An external demand of a manufacturing system is generally a fluctuating stochastic process, usually known with a satisfactory accuracy only over a limited time horizon ahead. This introduces, at the strategic level, a high degree of uncertainty in the design of a production system and a supply chain where critical decisions must be taken based on aggregate and approximate information (see, e.g., Mun, 2002). In traditional shop-floor planning, establishing a production facility requires the selection of static production machines and robot manipulators which would be suitable for long term production plans. With the advances in the development of mobile production resources, now it is possible for many products, once manufactured only by large production machines permanently tied to single locations, to be manufactured with smaller, mobile robots. One of the first such robots was presented in July 2010 by robotic producer Kuka (Bischoff et al., 2010). The shop floor layout with mobile robots makes the strategic decisions less critical with respect to the ones associated to the design of a plant where machines (i.e., production resources) are located on static positions. A dynamic layout represents in fact a less constrained facility where design decisions are postponed to the operative level and become reversible options. Furthermore, it is more effective in responding to a fluctuating external demand and can be considered, for this reason, in the same vein as other solutions adopted through the years in the manufacturing domain for the same purpose, like, among others, Flexible Manufacturing Systems (e.g., Huang & Chen, 1986), Group Technology (see, e.g., Selim, Askin, & Vakharia, 1998), Holonic Manufacturing (see, e.g., Christensen, 1994), and Agile Production Systems (see, e.g., Dugnay, Landry, & Pasin, 1997). The high degree of flexibility achieved by the proposed dynamic multi-robot layout leads to a more complex operation management which may render centralized architectures unviable. Centralized architectures in such complex environments are often impractical because of computational and communication bottleneck and the vulnerability of system failure. On the other hand, a bottom-up multi-agent modular architecture distributes computational resources and capabilities among the agents and does not suffer from the “critical point of failure” problem associated with centralized systems (see, e.g., Wooldridge, 2002). Further advantages of a decentralized multi-agent approach are modularity, decentralized knowledge bases, fault-tolerance, redundancy and extendibility, in the sense that new robots can be added to the original system without any change in the system architecture (see, e.g., Lueth & Laengle, 1994). For all the above reasons and because mobile robots are autonomous entities with limited vision and communication capacities, in this paper we propose a decentralized two-level Multi-Agent System (MAS) framework for the case where the production is executed exclusively or with the additional help of mobile robots, as shown, e.g., by Helms et al., 2002 and Tan et al., 2009. On the first, production planning level, tasks compete for the mobile resources (robots) required for their execution. Assuming that the planning time horizon is subdivided into a finite number of time periods, the objective of the production planning level is the determination of the number of the robots to be assigned in each time period to the tasks. This is done in order to minimize the total production cost for each task (with the products’ demand known over all the time periods in the given time horizon). The resulting problem is a multiple decision maker multi-item dynamic lot-sizing problem with limited production capacity (e.g., see Jans & Degraeve, 2008). The problem is NP-hard since it can be shown to generalize the very special case with single-decision maker, single-item, zero inventory holding cost, convex production cost function, unit set-up cost, and no production capacity, that has been proved to be NP-hard by Florian, Lenstra, and Rinnooy Kan (1980). Since the problem at production planning level is NP-hard this level of the MAS framework is coupled with a heuristic iterative auction based negotiation protocol to coordinate the agents’ decisions (see, e.g.: Kutanoglu and Wu, 2006, Roundy et al., 1991 and Schneider et al., 2005). The resource prices, needed for the iterative auction based protocol, are updated using a strategy inspired by the subgradient technique used in the Lagrangian relaxation approach (see, e.g., Barahona and Anbil, 2000 and Chen et al., 1998). Given the number of robots assigned to the tasks in each time period according to the decisions made at the first, planning level, on the second, scheduling level, the objective is to minimize the total distance covered by the robots in the reallocation between consecutive periods. Therefore, a Multi-Robot Task Allocation (MRTA) problem is solved for each period. The objective of the MRTA problem is to find the assignment of n robots to a set of n tasks (target positions) based on the optimization of some global objective function (see, e.g., Gerkey & Mataric, 2003). We assume that the decision making environment for this level is decentralized as well, with as many decision makers (agents) as there are the robots in the system. In particular, we assume robots to be collaborative, homogeneous, arranged in regular networks and relying on local communication only between neighboring robots. We use a distributed version of the Hungarian Method for this allocation problem, a distributed combinatorial optimization algorithm which solves the assignment problem in strongly polynomial time (Giordani, Lujak, & Martinelli, 2010). Note that the problem definition and the proposed modeling framework are general enough so that the production planning and scheduling problem and the solution model can be applied also to other types of mobile manufacturing resources and production operators. We experiment the proposed model considering a fluctuating demand modeled through an ARMA process. To measure the effectiveness of the approach, the social welfare (see, e.g., Chevaleyre et al., 2006) of the task agents in the decentralized scenario is compared with the performance obtained through a centralized solution. Preliminary results regarding the first level of the proposed framework have been presented by Giordani, Lujak, and Martinelli (2009) where the problem addressed on the second level (the robot movement) was not considered. The integrated solution of the two levels is a viable solution for the incorporation of mobile robots on the shop-floor and provides indeed an interesting insight into the problem. In particular, we show that the decentralized approach of the first level gives comparable results to the centralized one while the required total movement distance of the robots’ reallocation is in general inferior. The remainder of the paper is organized as follows. We introduce related work and review some of the economic models used in MAS negotiation for resource allocation in Section 2. In Section 3, the decentralized production scheduling problem is presented. The two-level solution approach is given in Section 4. In Section 5, we present the simulation results. We close the paper with the conclusions in Section 6.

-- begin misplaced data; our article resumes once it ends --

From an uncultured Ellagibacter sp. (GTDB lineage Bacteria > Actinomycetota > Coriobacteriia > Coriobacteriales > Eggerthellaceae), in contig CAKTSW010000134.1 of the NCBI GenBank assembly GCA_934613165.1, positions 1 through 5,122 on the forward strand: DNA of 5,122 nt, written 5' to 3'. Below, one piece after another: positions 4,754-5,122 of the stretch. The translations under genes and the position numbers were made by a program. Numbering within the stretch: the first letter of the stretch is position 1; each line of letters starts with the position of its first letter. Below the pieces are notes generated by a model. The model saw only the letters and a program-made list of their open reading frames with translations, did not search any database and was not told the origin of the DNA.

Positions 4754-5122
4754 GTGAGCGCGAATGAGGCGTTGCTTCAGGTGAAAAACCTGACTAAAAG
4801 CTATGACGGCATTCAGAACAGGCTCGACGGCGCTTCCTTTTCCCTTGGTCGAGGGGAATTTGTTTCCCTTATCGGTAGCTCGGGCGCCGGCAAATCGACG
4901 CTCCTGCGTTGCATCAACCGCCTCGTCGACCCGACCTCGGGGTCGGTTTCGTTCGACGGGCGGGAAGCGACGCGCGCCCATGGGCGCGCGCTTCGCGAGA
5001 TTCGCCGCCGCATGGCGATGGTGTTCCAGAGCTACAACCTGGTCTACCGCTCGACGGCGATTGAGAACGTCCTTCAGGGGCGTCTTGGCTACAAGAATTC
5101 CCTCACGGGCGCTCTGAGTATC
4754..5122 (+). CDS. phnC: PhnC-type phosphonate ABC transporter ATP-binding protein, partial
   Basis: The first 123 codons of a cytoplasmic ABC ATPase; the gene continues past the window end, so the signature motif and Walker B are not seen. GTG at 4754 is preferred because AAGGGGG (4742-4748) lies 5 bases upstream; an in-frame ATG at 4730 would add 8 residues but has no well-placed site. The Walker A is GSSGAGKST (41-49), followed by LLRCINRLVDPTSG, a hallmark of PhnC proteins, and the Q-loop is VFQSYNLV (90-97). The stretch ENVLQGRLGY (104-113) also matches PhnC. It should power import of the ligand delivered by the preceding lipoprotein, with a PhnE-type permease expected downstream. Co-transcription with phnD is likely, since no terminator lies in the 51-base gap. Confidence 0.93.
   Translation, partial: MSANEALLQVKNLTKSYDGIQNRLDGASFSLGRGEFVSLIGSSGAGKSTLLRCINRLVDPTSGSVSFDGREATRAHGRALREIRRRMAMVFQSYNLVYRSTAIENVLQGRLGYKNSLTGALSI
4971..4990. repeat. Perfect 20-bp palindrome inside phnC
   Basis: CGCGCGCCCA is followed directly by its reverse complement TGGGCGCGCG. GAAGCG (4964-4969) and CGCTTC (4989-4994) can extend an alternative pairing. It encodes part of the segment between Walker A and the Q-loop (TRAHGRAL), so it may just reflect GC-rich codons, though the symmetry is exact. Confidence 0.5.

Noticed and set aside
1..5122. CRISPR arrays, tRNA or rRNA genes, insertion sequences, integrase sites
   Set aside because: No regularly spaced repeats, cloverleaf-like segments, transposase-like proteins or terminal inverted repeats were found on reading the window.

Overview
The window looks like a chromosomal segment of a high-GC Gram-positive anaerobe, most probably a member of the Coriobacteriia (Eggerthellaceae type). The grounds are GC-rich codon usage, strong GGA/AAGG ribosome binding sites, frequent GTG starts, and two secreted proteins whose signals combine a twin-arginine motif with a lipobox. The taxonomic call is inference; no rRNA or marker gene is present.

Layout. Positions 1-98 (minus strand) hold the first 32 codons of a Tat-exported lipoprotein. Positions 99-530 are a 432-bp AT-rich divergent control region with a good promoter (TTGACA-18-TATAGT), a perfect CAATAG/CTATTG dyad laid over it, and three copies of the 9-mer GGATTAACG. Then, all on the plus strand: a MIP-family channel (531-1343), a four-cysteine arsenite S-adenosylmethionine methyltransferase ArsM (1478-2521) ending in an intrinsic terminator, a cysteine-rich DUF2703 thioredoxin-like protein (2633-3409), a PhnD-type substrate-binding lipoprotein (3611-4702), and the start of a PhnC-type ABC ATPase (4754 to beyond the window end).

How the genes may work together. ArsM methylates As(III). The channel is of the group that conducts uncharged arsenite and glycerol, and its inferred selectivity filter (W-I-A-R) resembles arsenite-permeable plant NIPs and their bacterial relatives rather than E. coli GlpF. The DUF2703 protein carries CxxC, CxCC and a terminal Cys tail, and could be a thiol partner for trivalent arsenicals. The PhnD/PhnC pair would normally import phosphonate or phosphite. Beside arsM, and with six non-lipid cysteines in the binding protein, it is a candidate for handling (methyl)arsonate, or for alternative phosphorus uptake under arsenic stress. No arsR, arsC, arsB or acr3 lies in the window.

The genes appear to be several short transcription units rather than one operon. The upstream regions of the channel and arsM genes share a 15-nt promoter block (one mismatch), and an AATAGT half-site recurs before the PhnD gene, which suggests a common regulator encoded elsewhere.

نتیجه گیری انگلیسی
In this paper, a dynamic factory layout with a set of mobile production resources (e.g. robots) carrying out the production, has been proposed. Notice, however, that the latter can also be used to increment the production capacity of already existing machines in the traditional factories. In respect to a classical layout where the production locations are placed on static positions, a less constrained facility is obtained, which allows to postpone critical design decisions to the operative level and makes the plant more capable of responding to a fluctuating external demand. The proposed solution can be considered as an extension of traditional factories since every control policy implemented in plants with a static layout can be applied in the dynamic factory proposed in this paper, while the viceversa is not true. This extension is at the price of a more complex scheduling problem, involving, for each period of the planning time horizon, the determination of the robots’ positions in order to minimize all the production costs. Owing to this complexity, and/or also for the inherent decentralized structure of the system, a two-level decentralized multi-agent system production scheduling architecture was proposed: at the first level the agents are the tasks which compete for the robots, and at the second level the agents are the robots which reallocate themselves among different tasks to satisfy the requests coming from the first level. An iterative auction based negotiation protocol was used at the first level while the second level resolves a Multi-Robot Task Allocation problem through a distributed version of the Hungarian Method. The advantages of the decentralized architecture with respect to the centralized one were discussed in the paper and include robustness and efficiency (notice that the decentralized approach can be in some cases the only viable solution for the structural organization of the system). From the simulation results it can be observed, however, that the lack of information associated with the decentralized solution implies larger production costs, with respect to the centralized approach when the system has a strict number of robots necessary to carry out requested production: in this case, in fact, the centralized approach is characterized by a much higher robot displacement distance with respect to the decentralized solution; the latter tending to under-utilize the production resources and representing a sub-optimal control policy. Moreover, the proposed dynamic layout (even if sub-optimally controlled) shows a significant superiority with respect to a static plant, in particular if the fluctuation of the demand is characterized by low frequency components or by a drift in the average demand: in these cases, in fact, the strategic static sizing of the plant (i.e. the decision on the number of machines which must be dedicated to a particular product) may result completely inappropriate for long time periods, while a dynamic solution with mobile production robots adequately adapts their roles and positions in the plant to track the perturbations.